The Bunyip is often found referenced in media, and appears as an Easter egg in a variety of different games, shows, and films. It is briefly mentioned as a Titan being monitored in Godzilla: King Of The Monsters as well as being repeatedly featured on the TV show Charmed. Prominent cartoons such as The Wild Thornberrys, My Little Pony: Friendship Is Magic, and Mona The Vampire also feature appearances or brief mentions of the Bunyip. In literature the Temeraire series features a creature that clearly draws inspiration from the Bunyip, and the video game Final Fantasy X features an enemy called Bunyip though it bares little resemblance to its description.

 

So now it is time for some stat blocks and I have some really fun ones lined up. I'll start as I always do - with Wizards Of The Coast.


The first creature I am presenting as an option is probably one of my favourites - the Groff (Strixhaven: A Curriculum of Chaos, pg. 194).


I am fairly certain that this creature design MUST have drawn some inspiration from the Bunyip. For one, it is very dog-like. But it also inhabits swamps and bayous, which fits the original folklore very nicely. I think this Large CR 4 Plant (this creature type COULD be changed out for Monstrosity) is a great contender for a creature that is known to snatch unwitting victims and lurk within riverbeds and waterholes unseen, waiting for prey to come by. I also think that CR sounds about right for this kind of monster. In terms of abilities, I think False Appearance and Hold Breath work very well (might I suggest Amphibious as a potentially better replacement?). Multiattack is an essential for a creature like this I think, and I really enjoy Swamp Claw's flavourful special features! This is a great first option! Another option might be to take a CR 5 Shambling Mound (Basic Rules, page 345) stat block and flavour it to look exactly how you picture the Bunyip to look, if the animalistic plant route is where you'd like to go.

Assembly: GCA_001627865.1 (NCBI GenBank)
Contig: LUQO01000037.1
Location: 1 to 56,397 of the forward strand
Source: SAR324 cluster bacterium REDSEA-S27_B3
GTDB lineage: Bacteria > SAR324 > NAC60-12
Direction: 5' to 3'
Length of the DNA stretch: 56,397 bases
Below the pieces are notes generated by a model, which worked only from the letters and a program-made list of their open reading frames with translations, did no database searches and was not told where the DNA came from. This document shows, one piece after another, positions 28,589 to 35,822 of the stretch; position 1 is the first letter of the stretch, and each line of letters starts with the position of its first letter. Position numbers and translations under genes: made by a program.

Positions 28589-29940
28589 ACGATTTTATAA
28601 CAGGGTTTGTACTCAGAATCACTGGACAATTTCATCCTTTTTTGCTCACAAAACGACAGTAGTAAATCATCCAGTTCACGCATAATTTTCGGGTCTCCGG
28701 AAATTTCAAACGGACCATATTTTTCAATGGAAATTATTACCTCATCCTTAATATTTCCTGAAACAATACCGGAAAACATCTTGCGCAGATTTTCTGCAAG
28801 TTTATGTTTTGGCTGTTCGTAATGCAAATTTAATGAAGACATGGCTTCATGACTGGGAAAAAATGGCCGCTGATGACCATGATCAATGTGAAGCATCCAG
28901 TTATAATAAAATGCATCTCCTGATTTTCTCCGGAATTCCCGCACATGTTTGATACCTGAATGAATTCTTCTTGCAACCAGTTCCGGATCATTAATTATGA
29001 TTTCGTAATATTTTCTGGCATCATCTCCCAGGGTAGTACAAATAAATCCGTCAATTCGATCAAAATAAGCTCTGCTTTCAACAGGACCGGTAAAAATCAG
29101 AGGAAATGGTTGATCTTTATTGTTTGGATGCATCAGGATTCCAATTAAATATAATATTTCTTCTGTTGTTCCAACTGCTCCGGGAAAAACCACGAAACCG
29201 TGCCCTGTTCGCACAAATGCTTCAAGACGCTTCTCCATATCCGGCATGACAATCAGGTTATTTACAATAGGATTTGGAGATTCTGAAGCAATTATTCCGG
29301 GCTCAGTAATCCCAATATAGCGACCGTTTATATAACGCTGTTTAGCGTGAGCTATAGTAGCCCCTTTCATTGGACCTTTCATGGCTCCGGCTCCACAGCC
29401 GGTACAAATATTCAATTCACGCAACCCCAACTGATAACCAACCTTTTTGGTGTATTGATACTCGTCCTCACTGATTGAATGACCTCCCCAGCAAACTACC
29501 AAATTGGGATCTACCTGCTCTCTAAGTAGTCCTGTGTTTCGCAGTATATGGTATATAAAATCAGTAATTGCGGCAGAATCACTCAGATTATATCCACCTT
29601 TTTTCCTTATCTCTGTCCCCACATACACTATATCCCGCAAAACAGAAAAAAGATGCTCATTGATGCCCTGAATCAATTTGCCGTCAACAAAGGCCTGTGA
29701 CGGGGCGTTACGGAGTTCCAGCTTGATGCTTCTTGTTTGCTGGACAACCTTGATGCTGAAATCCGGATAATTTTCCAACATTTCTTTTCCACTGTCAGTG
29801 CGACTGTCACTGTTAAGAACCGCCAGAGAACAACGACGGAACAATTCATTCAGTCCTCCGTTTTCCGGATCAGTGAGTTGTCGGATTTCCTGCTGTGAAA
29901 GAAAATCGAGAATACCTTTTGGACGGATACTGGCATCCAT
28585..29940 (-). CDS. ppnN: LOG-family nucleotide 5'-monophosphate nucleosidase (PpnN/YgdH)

So now I'll turn to Kobold Press for a couple of other options. My next choice is the Ahuizotl (Creature Codex, page 10).


Seeing as the folkloric creature of the same name already got a mention as being very similar to the Bunyip, this Small CR 2 Monstrosity needed to get a look in. Honestly - aside from its size category (which I would probably at least have as a Medium) and CR, which could stand to be a little higher, this creature pretty much aesthetically matches my idea of a Bunyip. It has Amphibious and also a Spiky Coat which gives it something a little different. Its Multiattack also combines its Tail Grab with a standard Bite and Claw which I find a really fun tactic for your players to face. Want to raise that CR like I do? Much of Bunyip folklore speaks of how noisy its cry is. So why not add some kind of Roar or Screech based ability, in which players have to make a saving throw or become frightened and/or deafened? Affecting multiple players at once with this could really cause some issues!